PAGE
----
Rabbi Yossi Slotnick
Former Rosh Kollel in Cape Town (1997-1998)
Currently Ra”m in Yeshivat Ma’ale Gilboa
In our collective memory as a people one of the highest points we reached was when on the eve of מתן תורה . The people of Israel collectively cried outנעשה ונשמע – we accept any commandment God gives us and we commit to keeping them even before we have heard what they are.
Surprisingly, when reading Parashat Yitro we notice that this event is not mentioned. Upon furthear search we will find that this event is mentioned, but in the end of Parashat Mishpatim, as part of a description of the covenant entered by the people of Israel and God. In this covenant the people agree to keep the commandments and God will protect them and led them into the land of Israel. The series of events described in these parashot is as follows:
- Preparing for Matan Torah
- Matan Torah and the Ten Commandments.
- The people asking Moshe Rabeinu to speak instead of God.
- A number of laws appended to the Ten Commandments.
- An extended codex of law.
- God`s promise of protection
- The covenant between the people of Israel and God.
Many commentaries read this as a historical chain of events. Based on this reading the covenant and statement ofנעשה ונשמע I is said after the people are aware of what they are committing to, since they have already previously heard a large portion of the commandments. Othear commentaries (Rash”i to name one) claim that this is not a historical representation and in fact the covenant was entered on the eve of Matan Torah.
This view has much charm; we as a people accept God’s commandment without knowing the cost and implication, without finding out what we have to gain. All we want in return for our wholehearted commitment is to hear God`s word.
The echoing question for this view is why did the Torah not write it this way? If indeed the people said נעשה ונשמע before Matan Torah, why do we only hear about it a few chapters later? There are two aspects in our relationship with God. In fact in our prayers we say numerous times –אבינו מלכנו, God is our father and king. The relationship with our parent, while aimed at bettering us as human beings through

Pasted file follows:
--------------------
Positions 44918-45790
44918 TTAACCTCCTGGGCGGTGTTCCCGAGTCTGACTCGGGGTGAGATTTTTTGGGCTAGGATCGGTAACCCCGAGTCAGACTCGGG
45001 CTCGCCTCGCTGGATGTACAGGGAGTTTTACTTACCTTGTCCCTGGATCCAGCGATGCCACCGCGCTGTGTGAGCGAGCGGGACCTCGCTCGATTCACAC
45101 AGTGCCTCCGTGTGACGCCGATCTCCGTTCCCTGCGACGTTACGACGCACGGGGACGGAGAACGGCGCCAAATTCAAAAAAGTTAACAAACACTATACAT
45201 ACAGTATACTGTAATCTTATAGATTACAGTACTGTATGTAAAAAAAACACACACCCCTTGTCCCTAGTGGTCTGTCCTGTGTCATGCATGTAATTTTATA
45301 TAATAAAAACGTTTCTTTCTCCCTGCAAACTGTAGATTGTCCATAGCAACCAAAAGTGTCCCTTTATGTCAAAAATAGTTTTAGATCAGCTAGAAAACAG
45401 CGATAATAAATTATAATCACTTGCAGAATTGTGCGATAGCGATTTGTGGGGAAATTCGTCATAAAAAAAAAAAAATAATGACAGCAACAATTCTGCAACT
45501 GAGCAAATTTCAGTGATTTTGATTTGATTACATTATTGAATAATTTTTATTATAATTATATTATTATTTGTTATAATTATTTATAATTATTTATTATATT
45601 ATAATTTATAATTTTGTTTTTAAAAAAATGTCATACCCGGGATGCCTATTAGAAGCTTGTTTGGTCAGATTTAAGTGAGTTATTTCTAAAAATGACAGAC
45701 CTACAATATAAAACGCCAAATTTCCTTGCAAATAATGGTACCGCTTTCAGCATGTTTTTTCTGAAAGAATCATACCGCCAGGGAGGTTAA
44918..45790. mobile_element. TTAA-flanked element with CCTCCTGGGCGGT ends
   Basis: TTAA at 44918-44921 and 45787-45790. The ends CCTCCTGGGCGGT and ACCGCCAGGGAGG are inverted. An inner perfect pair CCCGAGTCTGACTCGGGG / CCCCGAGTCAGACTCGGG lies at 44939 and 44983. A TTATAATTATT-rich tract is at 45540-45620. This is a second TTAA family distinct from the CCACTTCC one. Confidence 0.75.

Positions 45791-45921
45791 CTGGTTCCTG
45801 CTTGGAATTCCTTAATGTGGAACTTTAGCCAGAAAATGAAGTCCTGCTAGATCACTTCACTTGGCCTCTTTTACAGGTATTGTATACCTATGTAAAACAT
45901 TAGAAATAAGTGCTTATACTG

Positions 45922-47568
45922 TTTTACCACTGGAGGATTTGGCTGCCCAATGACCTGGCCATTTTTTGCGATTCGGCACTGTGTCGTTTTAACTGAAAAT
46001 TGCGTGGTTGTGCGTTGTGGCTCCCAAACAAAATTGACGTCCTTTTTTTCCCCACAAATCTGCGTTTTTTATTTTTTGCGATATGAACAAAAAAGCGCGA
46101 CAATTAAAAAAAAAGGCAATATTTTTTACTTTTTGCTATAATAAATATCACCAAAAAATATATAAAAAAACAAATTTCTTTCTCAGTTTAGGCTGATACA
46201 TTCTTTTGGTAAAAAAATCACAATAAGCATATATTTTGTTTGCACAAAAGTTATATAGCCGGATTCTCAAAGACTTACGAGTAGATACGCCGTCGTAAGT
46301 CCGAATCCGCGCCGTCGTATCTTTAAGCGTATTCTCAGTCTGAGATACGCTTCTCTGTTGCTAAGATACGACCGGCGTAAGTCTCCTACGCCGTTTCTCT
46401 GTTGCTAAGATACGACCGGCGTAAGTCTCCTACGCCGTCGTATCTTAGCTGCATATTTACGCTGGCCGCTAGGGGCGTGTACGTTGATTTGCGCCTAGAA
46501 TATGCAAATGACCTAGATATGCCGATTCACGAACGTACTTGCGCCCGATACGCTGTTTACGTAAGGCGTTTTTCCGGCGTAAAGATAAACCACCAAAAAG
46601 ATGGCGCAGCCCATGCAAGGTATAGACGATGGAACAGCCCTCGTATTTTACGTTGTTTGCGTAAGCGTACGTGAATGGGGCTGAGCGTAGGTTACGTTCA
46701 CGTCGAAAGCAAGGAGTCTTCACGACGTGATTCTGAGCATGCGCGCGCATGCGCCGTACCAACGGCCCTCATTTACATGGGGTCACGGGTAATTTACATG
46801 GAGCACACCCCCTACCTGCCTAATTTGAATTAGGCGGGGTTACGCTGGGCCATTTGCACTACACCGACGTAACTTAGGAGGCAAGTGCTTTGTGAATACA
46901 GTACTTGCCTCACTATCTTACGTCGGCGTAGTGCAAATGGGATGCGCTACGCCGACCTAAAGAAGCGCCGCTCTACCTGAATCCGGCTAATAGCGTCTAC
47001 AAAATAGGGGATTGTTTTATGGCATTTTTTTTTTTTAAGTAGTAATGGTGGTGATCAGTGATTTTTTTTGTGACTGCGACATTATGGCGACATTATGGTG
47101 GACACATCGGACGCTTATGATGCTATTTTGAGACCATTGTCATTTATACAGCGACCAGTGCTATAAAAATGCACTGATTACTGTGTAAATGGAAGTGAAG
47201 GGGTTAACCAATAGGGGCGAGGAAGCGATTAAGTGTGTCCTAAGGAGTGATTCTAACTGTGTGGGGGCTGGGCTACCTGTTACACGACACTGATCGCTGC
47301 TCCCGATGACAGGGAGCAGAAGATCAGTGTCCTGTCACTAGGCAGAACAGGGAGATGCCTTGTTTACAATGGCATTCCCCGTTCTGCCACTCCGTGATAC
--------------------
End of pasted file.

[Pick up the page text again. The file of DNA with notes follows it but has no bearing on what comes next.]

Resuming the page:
education, is filled with love, protection and our best interest. The relationship between a subject and the king is totally different. The subject has to keep the laws of his master whether he chooses to or not, whether he is convinced they will benefit him or not, whether he loves his king or not.
It seems to me that the Torah wanted to describe Matan Torah on two different Levels. It starts by describing Matan Torah as a coercive event. The people need to prepare for the arrival of The King, and when God arrives it is with the awe inspiring sounds and sights. God, in a booming voice calls out his commandments and the people shirk away in fear. The subjects cower from the king and seek mediators to stand between them.
The Torah then moves to another description – the people of Israel choose to obey God, they want to sign and seal their commitment to God, and all they want is his love. They blindly will follow God anywhere and do whatever He asks simply because they love Him.
The Torah does not want us to hear only the version of Avinu or only the version of Malkeinu. The Torah wants to have both side by side, allowing us to hear the tension between the two and asking us to resolve them within our religious lives.